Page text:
- If you were married for less than 12 months, you normally may qualify for payment of transitional benefits for a period of up to 6 months.
- If you were married for less than 5 years, and the deceased’s child by a previous relationship is in your care, you may qualify for transitional benefits until the child turns 18 years old. This requires that you were caring for the child before the death and that the child has been in your care the entire time. If your marriage and the time the child has been in your care combined exceeds 5 years, you may qualify for survivor’s pension.
If you are gainfully employed, have children, are a genuine job seeker or attend school, you may also be entitled to other benefits:
- If you have children, you may be entitled to extended child benefit.
- If you are gainfully employed, you may be entitled to child care benefit.
- You may also qualify for supplemental benefits and support for tuition for education if you are in the process of completing an approved education programme. The education must be necessary and relevant for finding or keeping a job.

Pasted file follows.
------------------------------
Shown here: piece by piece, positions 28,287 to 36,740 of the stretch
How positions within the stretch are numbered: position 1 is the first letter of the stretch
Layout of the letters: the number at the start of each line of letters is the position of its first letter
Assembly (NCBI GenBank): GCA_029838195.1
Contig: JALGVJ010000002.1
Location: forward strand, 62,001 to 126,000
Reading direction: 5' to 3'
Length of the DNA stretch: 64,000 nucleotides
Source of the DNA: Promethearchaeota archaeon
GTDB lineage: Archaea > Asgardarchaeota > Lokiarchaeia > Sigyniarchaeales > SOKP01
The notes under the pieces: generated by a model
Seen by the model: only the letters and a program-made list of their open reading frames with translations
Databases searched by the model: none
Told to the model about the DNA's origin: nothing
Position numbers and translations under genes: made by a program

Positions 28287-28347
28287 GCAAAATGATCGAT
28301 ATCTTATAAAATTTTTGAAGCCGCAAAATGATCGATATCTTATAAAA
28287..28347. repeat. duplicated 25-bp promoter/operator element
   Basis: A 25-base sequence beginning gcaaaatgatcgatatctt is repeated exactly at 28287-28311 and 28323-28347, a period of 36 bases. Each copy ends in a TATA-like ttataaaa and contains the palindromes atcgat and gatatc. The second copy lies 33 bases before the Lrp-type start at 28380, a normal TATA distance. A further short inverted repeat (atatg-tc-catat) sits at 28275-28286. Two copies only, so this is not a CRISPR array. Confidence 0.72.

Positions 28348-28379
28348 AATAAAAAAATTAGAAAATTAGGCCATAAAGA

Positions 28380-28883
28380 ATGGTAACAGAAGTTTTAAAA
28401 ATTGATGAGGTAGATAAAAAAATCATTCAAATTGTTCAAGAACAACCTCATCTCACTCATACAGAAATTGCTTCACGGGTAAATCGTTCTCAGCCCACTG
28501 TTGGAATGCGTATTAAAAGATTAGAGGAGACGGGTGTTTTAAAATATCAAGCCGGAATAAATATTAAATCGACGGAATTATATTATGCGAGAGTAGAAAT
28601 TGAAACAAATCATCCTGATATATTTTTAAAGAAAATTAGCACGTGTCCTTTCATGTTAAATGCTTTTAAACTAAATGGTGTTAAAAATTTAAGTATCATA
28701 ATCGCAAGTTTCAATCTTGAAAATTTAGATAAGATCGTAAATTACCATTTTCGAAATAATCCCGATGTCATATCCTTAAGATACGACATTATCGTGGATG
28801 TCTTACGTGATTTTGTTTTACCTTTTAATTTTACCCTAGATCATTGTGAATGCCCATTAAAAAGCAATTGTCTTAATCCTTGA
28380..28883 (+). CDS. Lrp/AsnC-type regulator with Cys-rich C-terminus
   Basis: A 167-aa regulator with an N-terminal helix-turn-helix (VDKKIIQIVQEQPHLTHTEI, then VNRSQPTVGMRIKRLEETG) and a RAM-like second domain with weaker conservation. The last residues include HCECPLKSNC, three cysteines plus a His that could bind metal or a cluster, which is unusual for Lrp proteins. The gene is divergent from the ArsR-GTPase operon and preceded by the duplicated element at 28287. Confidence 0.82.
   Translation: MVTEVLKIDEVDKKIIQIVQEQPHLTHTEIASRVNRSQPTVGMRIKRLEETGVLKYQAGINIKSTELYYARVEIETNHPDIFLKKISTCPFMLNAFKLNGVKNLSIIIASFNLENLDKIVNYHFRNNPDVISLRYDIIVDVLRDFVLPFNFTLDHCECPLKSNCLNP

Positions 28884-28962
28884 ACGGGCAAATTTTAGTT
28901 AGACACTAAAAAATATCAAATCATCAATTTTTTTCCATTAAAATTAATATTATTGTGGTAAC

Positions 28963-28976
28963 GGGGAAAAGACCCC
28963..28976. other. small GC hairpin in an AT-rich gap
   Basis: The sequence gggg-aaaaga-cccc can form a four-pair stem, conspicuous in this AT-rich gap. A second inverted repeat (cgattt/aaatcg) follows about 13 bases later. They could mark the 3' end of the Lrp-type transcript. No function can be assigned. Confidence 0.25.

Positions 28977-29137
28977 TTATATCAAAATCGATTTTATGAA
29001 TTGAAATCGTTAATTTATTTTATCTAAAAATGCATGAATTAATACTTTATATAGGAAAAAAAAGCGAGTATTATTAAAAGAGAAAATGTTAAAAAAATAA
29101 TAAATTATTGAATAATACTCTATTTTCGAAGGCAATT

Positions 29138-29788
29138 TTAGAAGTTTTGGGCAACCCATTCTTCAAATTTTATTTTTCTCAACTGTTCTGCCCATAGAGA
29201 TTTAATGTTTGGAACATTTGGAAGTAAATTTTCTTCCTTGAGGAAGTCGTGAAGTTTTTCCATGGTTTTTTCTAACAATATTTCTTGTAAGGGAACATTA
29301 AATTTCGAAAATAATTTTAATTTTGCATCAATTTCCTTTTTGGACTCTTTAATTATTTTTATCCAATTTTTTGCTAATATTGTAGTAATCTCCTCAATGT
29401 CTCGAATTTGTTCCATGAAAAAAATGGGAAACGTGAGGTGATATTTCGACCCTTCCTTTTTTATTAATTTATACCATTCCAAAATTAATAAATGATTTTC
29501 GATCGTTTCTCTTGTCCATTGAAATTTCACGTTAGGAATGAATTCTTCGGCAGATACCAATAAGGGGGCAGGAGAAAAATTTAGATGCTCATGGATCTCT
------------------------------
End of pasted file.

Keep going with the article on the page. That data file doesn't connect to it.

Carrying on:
- You may also qualify for childcare and care/supervision of other Family members if you are registered as a genuine job seeker.
Many employees are covered by an occupational pension scheme (text in Norwegian). Some of these schemes offer survivor’s pension, but the eligibility criteria may differ from those established by the National Insurance Act. For more information, please contact the deceased’s last employer if he or she had a job at the time he or she died.
Below are some public schemes that may be relevant:
Individuals moving to Norway
Normally, Membership of the National Insurance Scheme is a condition of eligibility for survivor’s pension or survivor’s transitional benefit.
How to apply
Apply for survivor’s pension by submitting the form found under the heading of “Form and Application”.
The form includes information and a guide. It is important that you read through everything before filling out the form. The form also includes information about the attachments/documentation you have to include with your application. If you need advice or help filling out the form, please contact NAV at tel. 55 55 33 34.
Submit your application to NAV Family Benefits and Pensions, Postboks 6600 Etterstad, 0607 Oslo.
If your income or employment situation changes, you get married or a new cohabitant, or you are planning to move abroad, this may significantly affect your payments from NAV. That is why you must report any changes to NAV immediately.
You can also check your payments using the Utbetalingsoversikt service.
Most of the main information about your entitlements and duties is available here in English. There are also links to other more detailed information; however, some of this information is only available in Norwegian.